It’s been great to see more media attention on the subject of autism and an interest in raising the awareness of this condition with programmes like the Channel 4 programme “Are you Autistic?” and the BBC Documentary “Employable Me”. Last week one of our students Hannah Khan who has an Autism Spectrum Condition (ASC) was interviewed by the BBC see http://www.bbc.co.uk/news/education-43912447. Hannah’s interview gave a real insight into the challenges of being autistic but also her determination to succeed and encourage others to do the same.
We currently have a number of students at the University who choose to disclose their autism and receive specific careers support as well as access to a range of other support through our Student Services. Yet we know that there are other students who choose not to disclose or have their autism confirmed as they fear discrimination and work very hard to mask their condition. Research has shown that this non-disclosure can often lead to undue anxiety and stress.
So, are students right to fear discrimination? It is certainly true that the current employment statistics are not great for those with an ASC. When looking at employment destinations for disabled graduates, those graduates with a Social/ASC have the lowest proportion in full time work (32.9%) and also the highest levels of unemployment at 17%*. But times are changing and as a Careers Adviser working with students with ASC, I have seen some really positive changes in the last few years on how some employers are viewing those on the autistic spectrum and actively seeking to recruit them.
This blogs aims to give you a taste on what’s happening out there in the graduate labour market….
At the end of January we saw the launch of a new two day employability programme organised through the University’s Centre for Applied Autism Research in Psychology and a collaboration with JP Morgan. The two days attracted 15 students with autism which included presentations by employees who have autism, talks on disclosure and interview techniques and concluded with a trip to the JP Morgan offices inBournemouth. Feedback on this new programme was excellent and JP Morgan who are leading the field with their recruitment programme for Autistic Graduates are keen to continue to seek out those students with ASC. Why would they do this? The answer lies in the research they conducted on both their neuro typical employees and those employees with ASC. This showed that employees with ASC generally had excellent analytical and numerical skills, had excellent focus on particular tasks and great attention to detail to name a few of their outcomes. However, in addition they also performed tasks quicker than many neuro-typical (non-autistic) employees. But JP Morgan are not the only ones trying to attract particular graduates.. ..
In April, the Careers Service invited Laurel Herman from ASPIeRATIONS and a panel of speakers engaged with the autism agenda to present to students and staff on campus. ASPIeRATIONS is a community interest company dedicated to “busting the myths” about autism. They are passionate about helping to destigmatise autism through opening and amplifying the conversation and building awareness. The company is also dedicated to providing innovative solutions to improve entry, inclusion, involvement, and integration for those with Asperger Syndrome and high-functioning autism into AspergerFit ‘n’ Friendly organisations. Their most recent initiative has been to launch the ASPIeRATIONS Recruitment Channel for graduates with a specially created AS-friendly system for potential candidates to apply online for graduate positions.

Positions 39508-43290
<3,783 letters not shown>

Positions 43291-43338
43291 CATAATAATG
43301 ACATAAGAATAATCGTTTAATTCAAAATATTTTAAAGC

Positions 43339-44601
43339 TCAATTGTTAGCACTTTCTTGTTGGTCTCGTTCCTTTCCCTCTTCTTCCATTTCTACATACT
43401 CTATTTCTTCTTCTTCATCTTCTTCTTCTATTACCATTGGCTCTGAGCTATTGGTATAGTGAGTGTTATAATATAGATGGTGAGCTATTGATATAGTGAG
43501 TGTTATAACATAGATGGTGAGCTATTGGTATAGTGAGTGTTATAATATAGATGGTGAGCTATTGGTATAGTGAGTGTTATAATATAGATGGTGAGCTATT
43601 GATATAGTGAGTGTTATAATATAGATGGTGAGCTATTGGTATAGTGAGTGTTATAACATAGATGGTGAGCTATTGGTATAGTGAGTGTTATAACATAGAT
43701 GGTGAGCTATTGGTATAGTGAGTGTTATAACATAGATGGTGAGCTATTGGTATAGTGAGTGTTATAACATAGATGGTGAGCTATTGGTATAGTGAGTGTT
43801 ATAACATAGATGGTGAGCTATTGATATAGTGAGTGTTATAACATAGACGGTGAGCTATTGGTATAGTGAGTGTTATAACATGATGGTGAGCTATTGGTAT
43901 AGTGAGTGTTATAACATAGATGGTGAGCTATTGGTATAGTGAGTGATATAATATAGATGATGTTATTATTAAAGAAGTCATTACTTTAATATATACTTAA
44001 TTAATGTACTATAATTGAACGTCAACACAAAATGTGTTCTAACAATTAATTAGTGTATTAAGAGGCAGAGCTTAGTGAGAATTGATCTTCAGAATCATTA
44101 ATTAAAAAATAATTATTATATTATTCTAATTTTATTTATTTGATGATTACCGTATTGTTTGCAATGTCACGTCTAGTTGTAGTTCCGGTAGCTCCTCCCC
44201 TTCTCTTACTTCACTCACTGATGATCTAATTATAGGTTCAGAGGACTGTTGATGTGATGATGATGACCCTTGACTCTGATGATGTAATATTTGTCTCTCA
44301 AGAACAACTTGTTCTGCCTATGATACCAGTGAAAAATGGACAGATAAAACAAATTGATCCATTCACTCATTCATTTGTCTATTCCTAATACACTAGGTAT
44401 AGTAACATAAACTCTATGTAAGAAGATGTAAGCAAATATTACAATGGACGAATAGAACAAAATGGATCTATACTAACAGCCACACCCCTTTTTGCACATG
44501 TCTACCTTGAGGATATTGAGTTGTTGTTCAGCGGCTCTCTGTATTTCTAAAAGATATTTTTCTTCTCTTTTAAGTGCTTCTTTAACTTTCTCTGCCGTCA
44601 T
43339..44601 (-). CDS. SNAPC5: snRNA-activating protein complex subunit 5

As a result of their work many organisations have positively engaged with ASPIeRATIONS and these include Linklaters, Withers, Norton Rose Fulbright, EY, KPMG, PwC, BP, Sony, Cabinet Office, HSBC, National Grid, BAE Systems, Lloyd's of London, Nationwide, Hyperion Insurance, JPMorgan, Royal Mail, Mercers Consulting, ICAEW, Deutsche Bank, Manpower Group, and Good Relations PR.
Employer Brand Manager , Tom Portingale from Nationwide spoke of their collaboration with ASPIeRATIONS and emphasised that graduates on the autistic spectrum were valued and the organisation welcomed the differences they had to offer.
Other organisations are also supporting students with ASC into work including MyPlus Consulting and a new Bristol organisation - The Next Steps Foundation. There are also employers now like Auticon who only recruit those on the autistic spectrum and currently employ 15 IT Consultants who work with some of the top employers.
So the future is looking brighter for graduates with ASC. Employers are recognising the strength and abilities of those on the autistic spectrum. This has little to do with sympathy for these graduates or improving diversity within the organisation. This has everything to do with recognising that graduates with ASC will often outperform some neuro typical graduates on key tasks within their organisations. Essentially, it is now making good business sense to target students who have high functioning autism!
If you have read this blog and think you might be on the autistic spectrum and would like to talk to an Adviser, then please contact firstname.lastname@example.org or book an appointment via Student Services Help desk on 01225 38 38 38. If you are on the autism spectrum and would like some careers support then please contact the Careers Service at email@example.com. We look forward to hearing from you!
*The National Autistic Society (2016). The autism employment gap: Too Much Information in the workplace. p5
What Happens Next 2017, A Report on the First Destinations of 2015 Disabled Graduates - AGCAS